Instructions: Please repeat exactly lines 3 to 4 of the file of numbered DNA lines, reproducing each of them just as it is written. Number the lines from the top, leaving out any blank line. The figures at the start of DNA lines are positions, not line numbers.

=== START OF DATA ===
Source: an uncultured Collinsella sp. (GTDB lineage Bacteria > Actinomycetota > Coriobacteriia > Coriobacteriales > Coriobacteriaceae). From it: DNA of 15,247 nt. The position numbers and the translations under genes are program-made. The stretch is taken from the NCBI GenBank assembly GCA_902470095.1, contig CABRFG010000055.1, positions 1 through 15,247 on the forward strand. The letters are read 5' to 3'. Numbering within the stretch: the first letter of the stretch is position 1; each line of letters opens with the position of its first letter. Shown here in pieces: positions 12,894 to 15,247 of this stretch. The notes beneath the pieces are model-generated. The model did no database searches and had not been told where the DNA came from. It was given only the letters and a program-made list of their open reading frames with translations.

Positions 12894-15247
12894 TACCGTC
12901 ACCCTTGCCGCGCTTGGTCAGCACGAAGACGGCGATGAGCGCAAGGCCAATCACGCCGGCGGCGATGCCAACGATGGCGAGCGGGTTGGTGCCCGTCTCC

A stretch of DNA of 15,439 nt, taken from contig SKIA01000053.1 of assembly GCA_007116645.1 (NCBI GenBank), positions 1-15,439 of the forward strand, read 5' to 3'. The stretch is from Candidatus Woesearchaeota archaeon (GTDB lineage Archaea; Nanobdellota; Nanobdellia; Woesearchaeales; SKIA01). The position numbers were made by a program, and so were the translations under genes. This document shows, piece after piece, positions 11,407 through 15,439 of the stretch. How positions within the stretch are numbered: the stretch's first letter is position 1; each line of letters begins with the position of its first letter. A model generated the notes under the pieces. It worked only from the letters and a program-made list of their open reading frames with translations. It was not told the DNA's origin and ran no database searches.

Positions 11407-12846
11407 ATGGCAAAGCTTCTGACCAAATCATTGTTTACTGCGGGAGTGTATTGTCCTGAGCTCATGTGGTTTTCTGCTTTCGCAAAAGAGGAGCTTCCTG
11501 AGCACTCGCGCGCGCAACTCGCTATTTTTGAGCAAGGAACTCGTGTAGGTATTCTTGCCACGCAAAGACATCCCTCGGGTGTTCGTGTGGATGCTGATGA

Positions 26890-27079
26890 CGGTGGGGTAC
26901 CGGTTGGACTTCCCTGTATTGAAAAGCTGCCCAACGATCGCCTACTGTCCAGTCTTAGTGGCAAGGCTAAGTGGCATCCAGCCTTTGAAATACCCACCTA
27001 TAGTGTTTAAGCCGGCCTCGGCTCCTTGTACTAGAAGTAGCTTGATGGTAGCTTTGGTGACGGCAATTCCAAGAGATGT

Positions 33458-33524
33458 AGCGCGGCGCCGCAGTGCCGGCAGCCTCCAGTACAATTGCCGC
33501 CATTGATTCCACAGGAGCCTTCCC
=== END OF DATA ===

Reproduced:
12894 TACCGTC
12901 ACCCTTGCCGCGCTTGGTCAGCACGAAGACGGCGATGAGCGCAAGGCCAATCACGCCGGCGGCGATGCCAACGATGGCGAGCGGGTTGGTGCCCGTCTCC